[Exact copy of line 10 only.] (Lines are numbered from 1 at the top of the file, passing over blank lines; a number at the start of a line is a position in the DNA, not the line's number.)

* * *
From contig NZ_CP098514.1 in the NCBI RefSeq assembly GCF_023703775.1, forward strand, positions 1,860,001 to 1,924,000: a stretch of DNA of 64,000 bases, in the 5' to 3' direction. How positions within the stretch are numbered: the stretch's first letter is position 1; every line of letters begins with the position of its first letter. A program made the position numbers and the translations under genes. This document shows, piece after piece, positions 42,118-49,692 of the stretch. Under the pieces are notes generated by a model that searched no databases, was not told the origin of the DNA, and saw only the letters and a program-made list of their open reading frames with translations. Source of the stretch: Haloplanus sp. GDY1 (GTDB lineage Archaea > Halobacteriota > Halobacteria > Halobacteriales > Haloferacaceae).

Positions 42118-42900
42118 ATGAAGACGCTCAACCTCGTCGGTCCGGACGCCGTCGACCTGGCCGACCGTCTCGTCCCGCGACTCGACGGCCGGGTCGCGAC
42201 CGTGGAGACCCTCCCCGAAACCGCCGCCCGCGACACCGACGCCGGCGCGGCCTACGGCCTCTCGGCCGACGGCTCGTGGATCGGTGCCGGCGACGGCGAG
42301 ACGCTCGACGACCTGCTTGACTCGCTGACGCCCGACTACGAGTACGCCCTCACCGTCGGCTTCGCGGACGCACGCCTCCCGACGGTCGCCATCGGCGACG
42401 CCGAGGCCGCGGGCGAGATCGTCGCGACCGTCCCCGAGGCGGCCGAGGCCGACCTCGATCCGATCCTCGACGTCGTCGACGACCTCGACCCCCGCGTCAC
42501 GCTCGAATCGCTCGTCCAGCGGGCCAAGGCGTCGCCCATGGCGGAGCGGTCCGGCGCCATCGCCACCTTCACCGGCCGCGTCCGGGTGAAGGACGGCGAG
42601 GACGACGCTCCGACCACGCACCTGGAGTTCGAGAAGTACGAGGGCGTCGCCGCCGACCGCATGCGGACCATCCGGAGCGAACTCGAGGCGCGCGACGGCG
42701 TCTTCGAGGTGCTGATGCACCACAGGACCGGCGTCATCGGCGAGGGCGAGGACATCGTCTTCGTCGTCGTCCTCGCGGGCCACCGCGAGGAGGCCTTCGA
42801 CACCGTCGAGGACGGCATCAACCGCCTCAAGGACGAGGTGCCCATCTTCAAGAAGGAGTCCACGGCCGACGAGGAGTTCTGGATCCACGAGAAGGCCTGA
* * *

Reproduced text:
42801 CACCGTCGAGGACGGCATCAACCGCCTCAAGGACGAGGTGCCCATCTTCAAGAAGGAGTCCACGGCCGACGAGGAGTTCTGGATCCACGAGAAGGCCTGA